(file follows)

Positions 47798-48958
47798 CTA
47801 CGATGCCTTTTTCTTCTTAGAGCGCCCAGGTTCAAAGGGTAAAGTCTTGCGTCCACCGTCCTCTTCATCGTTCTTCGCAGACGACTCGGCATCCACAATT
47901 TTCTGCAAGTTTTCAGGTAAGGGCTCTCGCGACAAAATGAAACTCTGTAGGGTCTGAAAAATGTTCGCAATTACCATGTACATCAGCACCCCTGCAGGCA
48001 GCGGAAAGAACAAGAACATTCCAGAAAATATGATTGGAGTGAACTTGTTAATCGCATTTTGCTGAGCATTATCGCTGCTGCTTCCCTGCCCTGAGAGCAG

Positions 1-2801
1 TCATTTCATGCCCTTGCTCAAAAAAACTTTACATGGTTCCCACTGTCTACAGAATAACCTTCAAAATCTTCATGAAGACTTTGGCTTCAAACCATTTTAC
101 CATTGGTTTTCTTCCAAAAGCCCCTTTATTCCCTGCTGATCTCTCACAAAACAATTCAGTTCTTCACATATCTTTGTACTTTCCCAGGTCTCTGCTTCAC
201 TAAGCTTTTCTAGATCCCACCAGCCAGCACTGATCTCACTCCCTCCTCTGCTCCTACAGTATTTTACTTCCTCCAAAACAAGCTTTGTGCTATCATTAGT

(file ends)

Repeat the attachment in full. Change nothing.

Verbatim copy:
Positions 47798-48958
47798 CTA
47801 CGATGCCTTTTTCTTCTTAGAGCGCCCAGGTTCAAAGGGTAAAGTCTTGCGTCCACCGTCCTCTTCATCGTTCTTCGCAGACGACTCGGCATCCACAATT
47901 TTCTGCAAGTTTTCAGGTAAGGGCTCTCGCGACAAAATGAAACTCTGTAGGGTCTGAAAAATGTTCGCAATTACCATGTACATCAGCACCCCTGCAGGCA
48001 GCGGAAAGAACAAGAACATTCCAGAAAATATGATTGGAGTGAACTTGTTAATCGCATTTTGCTGAGCATTATCGCTGCTGCTTCCCTGCCCTGAGAGCAG

Positions 1-2801
1 TCATTTCATGCCCTTGCTCAAAAAAACTTTACATGGTTCCCACTGTCTACAGAATAACCTTCAAAATCTTCATGAAGACTTTGGCTTCAAACCATTTTAC
101 CATTGGTTTTCTTCCAAAAGCCCCTTTATTCCCTGCTGATCTCTCACAAAACAATTCAGTTCTTCACATATCTTTGTACTTTCCCAGGTCTCTGCTTCAC
201 TAAGCTTTTCTAGATCCCACCAGCCAGCACTGATCTCACTCCCTCCTCTGCTCCTACAGTATTTTACTTCCTCCAAAACAAGCTTTGTGCTATCATTAGT